Sunday, May 16, 2010
Defense lawyers are claiming the rights of 12 men charged with plotting the violent overthrow of the communist regime in Laos were trampled when federal agents illegally tapped the telephones of two defendants.
In a motion filed late Friday, the lawyers are asking the judge to rule out as evidence the fruits of the electronic surveillance. In the alternative, they want an evidentiary hearing under Franks v. Delaware, the seminal 1978 U.S. Supreme Court decision that sets out the criteria for court-authorized wiretaps.
At such a hearing, the lawyers would want to question under oath an undercover firearms agent and an assistant U.S. attorney who carried out and supervised the operation.
The judge who authorized the taps was badly misled by supporting affidavits as to the propriety of the intercepts, the motion alleges.
During most of the spring of 2007, there was a court-authorized tap on the phone in the Woodland home of Harrison Jack, a retired Army lieutenant colonel accused in the indictment of being a key player in the plan to topple the Laotian government.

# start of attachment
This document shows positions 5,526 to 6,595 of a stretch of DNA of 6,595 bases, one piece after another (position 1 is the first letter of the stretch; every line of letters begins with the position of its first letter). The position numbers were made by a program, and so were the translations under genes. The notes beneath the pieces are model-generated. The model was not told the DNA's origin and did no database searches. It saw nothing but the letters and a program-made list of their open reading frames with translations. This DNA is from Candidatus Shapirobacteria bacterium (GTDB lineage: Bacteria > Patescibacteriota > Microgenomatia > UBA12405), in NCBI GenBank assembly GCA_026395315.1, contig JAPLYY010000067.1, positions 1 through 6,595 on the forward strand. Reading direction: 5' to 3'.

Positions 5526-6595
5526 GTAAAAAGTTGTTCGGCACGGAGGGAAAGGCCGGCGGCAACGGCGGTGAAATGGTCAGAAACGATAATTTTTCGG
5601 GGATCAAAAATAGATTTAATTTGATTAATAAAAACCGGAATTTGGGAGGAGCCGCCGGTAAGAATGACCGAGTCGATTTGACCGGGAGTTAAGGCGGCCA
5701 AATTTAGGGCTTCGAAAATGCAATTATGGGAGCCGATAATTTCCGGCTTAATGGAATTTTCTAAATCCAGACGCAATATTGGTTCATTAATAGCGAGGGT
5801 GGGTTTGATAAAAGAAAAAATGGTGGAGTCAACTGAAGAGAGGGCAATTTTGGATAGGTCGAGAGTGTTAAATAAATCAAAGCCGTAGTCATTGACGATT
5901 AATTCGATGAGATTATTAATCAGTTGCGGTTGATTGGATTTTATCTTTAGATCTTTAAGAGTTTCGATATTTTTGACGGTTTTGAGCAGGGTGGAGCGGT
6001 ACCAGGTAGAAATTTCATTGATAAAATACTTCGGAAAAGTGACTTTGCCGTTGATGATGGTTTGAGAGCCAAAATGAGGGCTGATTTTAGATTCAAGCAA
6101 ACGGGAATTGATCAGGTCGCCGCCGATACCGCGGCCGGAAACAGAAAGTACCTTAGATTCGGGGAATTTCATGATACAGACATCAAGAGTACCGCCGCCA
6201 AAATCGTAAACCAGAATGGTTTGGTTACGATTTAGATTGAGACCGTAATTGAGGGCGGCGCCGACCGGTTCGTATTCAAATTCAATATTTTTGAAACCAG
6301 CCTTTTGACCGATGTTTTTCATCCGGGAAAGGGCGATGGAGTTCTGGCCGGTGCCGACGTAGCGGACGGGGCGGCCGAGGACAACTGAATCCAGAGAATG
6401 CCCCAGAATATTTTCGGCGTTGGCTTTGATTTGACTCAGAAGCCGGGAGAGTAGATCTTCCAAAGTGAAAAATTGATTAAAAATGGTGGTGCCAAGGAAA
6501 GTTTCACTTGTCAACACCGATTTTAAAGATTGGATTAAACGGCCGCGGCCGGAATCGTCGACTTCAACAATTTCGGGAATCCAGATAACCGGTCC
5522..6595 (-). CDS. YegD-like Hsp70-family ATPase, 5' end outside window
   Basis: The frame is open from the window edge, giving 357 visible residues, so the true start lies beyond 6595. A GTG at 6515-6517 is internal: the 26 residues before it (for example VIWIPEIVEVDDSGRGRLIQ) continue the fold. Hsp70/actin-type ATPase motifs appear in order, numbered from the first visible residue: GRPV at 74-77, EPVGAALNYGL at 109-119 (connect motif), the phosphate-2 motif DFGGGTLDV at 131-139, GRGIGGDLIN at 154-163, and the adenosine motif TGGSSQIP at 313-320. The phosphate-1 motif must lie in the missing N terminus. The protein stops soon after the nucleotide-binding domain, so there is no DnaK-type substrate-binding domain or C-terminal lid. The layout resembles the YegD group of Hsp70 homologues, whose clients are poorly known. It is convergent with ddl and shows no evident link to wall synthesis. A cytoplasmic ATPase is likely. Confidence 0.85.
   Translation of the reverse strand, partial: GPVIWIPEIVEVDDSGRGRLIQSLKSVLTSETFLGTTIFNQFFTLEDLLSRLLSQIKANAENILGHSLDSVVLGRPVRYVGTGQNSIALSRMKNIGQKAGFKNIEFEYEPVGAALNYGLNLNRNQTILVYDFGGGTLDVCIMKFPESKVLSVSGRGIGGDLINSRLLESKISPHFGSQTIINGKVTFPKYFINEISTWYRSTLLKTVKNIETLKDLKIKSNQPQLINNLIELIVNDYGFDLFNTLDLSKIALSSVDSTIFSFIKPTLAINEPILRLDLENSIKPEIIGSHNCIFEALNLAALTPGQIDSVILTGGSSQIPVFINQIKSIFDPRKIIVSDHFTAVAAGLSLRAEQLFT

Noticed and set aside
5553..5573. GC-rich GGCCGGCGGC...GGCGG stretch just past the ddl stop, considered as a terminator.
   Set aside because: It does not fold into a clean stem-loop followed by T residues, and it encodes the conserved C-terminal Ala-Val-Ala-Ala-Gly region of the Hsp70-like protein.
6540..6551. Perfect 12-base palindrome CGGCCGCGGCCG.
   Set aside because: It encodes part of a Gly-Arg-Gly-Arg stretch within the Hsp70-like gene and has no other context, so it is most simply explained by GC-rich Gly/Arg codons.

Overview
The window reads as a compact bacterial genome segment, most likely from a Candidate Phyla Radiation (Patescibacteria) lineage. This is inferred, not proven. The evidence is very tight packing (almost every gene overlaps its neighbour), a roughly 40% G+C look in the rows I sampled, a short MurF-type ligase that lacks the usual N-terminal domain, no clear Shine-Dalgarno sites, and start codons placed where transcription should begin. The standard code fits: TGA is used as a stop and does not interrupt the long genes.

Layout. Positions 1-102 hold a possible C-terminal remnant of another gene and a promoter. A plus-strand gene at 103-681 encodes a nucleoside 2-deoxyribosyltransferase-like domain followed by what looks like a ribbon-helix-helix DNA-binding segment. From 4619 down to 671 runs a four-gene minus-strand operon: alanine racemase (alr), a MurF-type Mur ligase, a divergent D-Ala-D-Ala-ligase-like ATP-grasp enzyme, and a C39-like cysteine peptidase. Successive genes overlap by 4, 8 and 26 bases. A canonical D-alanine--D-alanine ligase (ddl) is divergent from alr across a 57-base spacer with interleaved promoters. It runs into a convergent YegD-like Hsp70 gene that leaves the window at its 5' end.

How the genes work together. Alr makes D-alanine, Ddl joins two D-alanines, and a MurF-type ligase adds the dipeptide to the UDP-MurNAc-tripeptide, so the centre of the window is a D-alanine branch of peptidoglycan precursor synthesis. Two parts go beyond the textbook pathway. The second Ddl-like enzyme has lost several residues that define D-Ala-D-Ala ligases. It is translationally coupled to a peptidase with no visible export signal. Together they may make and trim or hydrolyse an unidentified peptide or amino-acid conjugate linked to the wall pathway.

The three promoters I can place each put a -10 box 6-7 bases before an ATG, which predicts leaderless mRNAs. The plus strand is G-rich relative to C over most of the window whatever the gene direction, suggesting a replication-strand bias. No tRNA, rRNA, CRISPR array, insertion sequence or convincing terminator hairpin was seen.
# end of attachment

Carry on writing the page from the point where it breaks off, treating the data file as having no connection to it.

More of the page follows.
For part of that same period, there was a court-authorized tap on the cellular phone of Lo Cha Thao, who has been portrayed in court papers as a wheeler-dealer and shameless self-promoter in the Hmong American community.
Jack and Thao are easily the most vulnerable of the defendants because of the hundreds of hours of their conversations that were captured by phone intercepts or a body wire worn by the undercover agent posing as an arms merchant hawking his wares to the alleged conspirators. The remaining 10 defendants are Hmong American with varying degrees of vulnerability.
Affidavits filed with the judge in support of the wiretaps "were rife with inaccuracies, misstatements, and material omissions that fundamentally mischaracterized the facts and status of the investigation," the motion declares. The affidavits "further lacked the requisites showing that wiretaps were necessary," it adds.
In addition, the motion says, federal authorities failed to properly minimize the intrusions as promised in the affidavits and required by law.